My apologies: I mean “min” not “max”. In the paper “Error Statsitcs” Dr. Mayo uses a “min severity” rule. See for example:

“How do we calculate

when μ ≤ .2 is a composite claim? We need only to calculate it for the point

μ=.2 because μ values less than .2 would yield an even higher SEV value."

In reference to Cox’s Theorem note that from Mayo’s Error Statistics paper:

SEV(H)+SEV(not H)=1

Thus the sum rule is already satisfied. So Dr. Mayo has to do something like:

SEV(H,J)=max{SEV(H),SEV(J)}

Because if she ever identifies a “conditional severity” and writes

SEV(H,J)=SEV(H:J)SEV(J)

Then she is for all practical purposes assigning Bayesian style probabilities to hypothesis, which she dogmatically insists cannot be done.

I get the feeling that she’d have liked to avoided this altogether by never defining severity for a composite hypothesis, but that would make the concept useless. So she picked the very special example of IID normals, and then took the severity of the composite to be the maximum of each severity individually.

In that case, the answer is the same as the Bayesian P(mu>mu1:z0), so the resulting numbers appear to correct all the problems with p-values. However that doesn’t mean that SEV is the same as a posterior probability. The difference arises because they follow different rules of composition.

Consider H=”mu>mu1″ and H’ = “mu1+10^(-1000)>mu>mu1”.

According to her “maximum rule” in the example in which this is drawn from in her “Error Statistics” paper:

SEV(H)=SEV(H’).

I respectfully submit that H and H’ have NOT been tested with the same severity.

]]>The P(d(Z)>d(z0): mu>mu1) is effectively defined as P(d(Z)>d(z0):mu1) because the value mu1 leads to a maximum “severity”. Of course this dodge only works because of the nice problem she chooses (i.e. exponential family distributions).

This is actually a big problem for Mayo, but she’s so dogmatically sure of her philosophy that she won’t look at the technical details long enough to see why.

The problem comes from Cox’s Theorem (made famous by Jaynes). The hypothesis mu>mu1 is a compound hypothesis. So according to Cox’s theorem you should handle the composite hypothesis using the product rule [A&B]=[A:B][B] or you’ll run into absurdities (an “absurdity” is as defined by the state of the theorem itself). Taking [A&B] = max{ [A],[B] } violates this rule and it’s not hard to think of examples where this is clearly wrong. (Mayo simply denies that Cox’s theorem applies apparently unaware that it is a statement of mathematics and not philosophy).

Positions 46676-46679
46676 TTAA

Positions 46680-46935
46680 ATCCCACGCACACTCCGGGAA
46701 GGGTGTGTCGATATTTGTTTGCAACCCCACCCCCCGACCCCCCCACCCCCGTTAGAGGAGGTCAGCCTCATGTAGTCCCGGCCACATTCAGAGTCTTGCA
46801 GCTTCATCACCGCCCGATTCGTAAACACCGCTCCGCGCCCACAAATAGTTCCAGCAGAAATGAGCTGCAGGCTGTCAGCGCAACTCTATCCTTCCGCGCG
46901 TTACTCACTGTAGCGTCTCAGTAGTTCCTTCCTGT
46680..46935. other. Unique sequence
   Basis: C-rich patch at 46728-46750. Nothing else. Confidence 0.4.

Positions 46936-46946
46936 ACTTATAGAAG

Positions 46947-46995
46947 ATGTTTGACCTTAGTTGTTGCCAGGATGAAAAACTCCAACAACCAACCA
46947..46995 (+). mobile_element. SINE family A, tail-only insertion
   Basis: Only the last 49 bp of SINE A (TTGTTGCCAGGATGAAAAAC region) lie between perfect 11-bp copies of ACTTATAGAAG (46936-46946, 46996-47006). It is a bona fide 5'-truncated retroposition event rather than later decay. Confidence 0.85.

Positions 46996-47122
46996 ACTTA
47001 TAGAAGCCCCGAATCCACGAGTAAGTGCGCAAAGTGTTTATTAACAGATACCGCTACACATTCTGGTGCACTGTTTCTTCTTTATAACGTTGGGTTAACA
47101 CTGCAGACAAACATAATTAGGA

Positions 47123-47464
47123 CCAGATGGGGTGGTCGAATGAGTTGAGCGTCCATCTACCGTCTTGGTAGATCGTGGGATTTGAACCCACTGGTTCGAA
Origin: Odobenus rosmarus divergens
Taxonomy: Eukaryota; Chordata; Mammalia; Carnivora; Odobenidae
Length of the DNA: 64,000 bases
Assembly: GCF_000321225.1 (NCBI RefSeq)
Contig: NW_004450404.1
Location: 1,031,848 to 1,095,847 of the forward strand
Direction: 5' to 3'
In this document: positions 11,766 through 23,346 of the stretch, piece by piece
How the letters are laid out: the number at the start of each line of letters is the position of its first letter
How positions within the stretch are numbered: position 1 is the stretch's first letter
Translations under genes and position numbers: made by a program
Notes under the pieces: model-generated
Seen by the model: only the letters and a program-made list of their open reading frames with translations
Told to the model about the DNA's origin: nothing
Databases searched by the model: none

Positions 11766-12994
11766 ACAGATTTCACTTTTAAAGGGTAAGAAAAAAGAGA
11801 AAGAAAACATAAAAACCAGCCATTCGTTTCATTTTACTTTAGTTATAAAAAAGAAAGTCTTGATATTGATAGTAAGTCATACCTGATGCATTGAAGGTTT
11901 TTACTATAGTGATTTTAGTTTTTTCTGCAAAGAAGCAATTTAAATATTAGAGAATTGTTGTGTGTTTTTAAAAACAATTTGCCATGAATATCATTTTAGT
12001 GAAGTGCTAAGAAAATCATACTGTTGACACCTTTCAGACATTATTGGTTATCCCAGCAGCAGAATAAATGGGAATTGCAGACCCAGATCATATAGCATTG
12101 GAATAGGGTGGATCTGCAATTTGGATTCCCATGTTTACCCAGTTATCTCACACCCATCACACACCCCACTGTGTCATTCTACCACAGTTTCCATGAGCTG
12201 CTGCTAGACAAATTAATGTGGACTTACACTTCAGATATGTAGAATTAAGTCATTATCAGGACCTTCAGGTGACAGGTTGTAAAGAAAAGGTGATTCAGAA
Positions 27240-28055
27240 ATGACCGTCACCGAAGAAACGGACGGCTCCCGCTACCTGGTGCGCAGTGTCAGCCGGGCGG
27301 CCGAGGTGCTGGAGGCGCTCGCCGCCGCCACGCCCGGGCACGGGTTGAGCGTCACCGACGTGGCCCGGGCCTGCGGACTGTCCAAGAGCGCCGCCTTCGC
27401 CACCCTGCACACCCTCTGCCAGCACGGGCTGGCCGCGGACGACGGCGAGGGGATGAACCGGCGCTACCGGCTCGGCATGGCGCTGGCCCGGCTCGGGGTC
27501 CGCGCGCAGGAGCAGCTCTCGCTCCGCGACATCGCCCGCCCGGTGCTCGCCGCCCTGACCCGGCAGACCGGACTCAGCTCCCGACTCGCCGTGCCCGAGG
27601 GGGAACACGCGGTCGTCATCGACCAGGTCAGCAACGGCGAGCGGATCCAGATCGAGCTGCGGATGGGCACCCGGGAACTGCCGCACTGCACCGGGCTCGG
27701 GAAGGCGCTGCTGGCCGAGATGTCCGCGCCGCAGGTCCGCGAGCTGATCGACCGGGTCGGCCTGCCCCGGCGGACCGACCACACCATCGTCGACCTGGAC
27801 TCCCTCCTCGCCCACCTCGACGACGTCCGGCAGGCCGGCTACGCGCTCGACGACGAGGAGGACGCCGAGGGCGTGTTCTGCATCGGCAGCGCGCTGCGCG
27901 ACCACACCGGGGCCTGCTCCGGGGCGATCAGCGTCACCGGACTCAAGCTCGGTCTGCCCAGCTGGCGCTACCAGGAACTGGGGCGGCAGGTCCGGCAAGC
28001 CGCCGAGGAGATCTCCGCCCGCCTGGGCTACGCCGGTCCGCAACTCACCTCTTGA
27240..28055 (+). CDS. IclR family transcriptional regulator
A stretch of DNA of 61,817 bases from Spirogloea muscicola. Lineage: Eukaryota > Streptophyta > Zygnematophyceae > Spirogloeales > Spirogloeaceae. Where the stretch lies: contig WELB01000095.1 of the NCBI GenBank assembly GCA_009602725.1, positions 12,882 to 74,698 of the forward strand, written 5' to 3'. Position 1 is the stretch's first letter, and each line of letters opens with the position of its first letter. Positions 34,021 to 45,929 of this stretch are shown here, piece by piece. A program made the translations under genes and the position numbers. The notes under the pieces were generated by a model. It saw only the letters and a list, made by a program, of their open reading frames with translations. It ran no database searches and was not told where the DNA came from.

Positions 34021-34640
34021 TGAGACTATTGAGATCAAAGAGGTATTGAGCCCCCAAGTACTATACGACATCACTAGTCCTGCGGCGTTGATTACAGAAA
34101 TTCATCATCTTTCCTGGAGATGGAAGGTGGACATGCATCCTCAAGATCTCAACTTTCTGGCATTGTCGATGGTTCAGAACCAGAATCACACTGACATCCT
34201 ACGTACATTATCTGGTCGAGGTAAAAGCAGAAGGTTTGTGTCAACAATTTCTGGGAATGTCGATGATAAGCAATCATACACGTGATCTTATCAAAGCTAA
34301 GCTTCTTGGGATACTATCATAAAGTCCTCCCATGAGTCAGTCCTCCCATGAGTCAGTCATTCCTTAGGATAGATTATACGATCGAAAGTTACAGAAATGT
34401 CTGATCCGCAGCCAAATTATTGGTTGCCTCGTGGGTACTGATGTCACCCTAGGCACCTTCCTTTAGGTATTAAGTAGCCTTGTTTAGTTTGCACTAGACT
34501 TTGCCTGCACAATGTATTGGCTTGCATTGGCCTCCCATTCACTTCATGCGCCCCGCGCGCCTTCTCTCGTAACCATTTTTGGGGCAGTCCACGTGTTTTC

So the problem for Mayo is that she can’t widely apply the severity concept to non-trivial real problems. If she does, the absurdities of using [A&B] = max{ [A],[B] } will become apparent. Either she or someone else, will then want to patch things up to remove the problems. But once you patch them up, it will bring the whole analysis ever closer to a Bayesian statistics (via the magic of Cox’s theorem).

It’s already much closer than she thinks, because she dodged this problem in the example above by reducing her calculation to the equivalent of the Bayesian P(mu>mu1: z0). As long as you don’t stray too far, the resulting numbers (unsurprisingly) seem like they remove the flaws of classical p-value type statistics.

]]>For the example given in the paper “Error Statistics”, this integral is exactly the same as the integral used to compute the Bayesian posterior P(mu>mu1: z0) using a uniform prior for mu. Just use a change of variables to transform the Bayesian integral into the one used to compute P(d(Z)>d(z0):mu>mu1).

]]>which is not defined from a frequentist perspective? (I should not have used *conditioning* there as this is a conditioning only from a Bayesian perspective.) Or the remarks about conditioning upon ancillary statistics and the in-sufficience of the conditioning ancillary statistic distribution to signal departures from the null?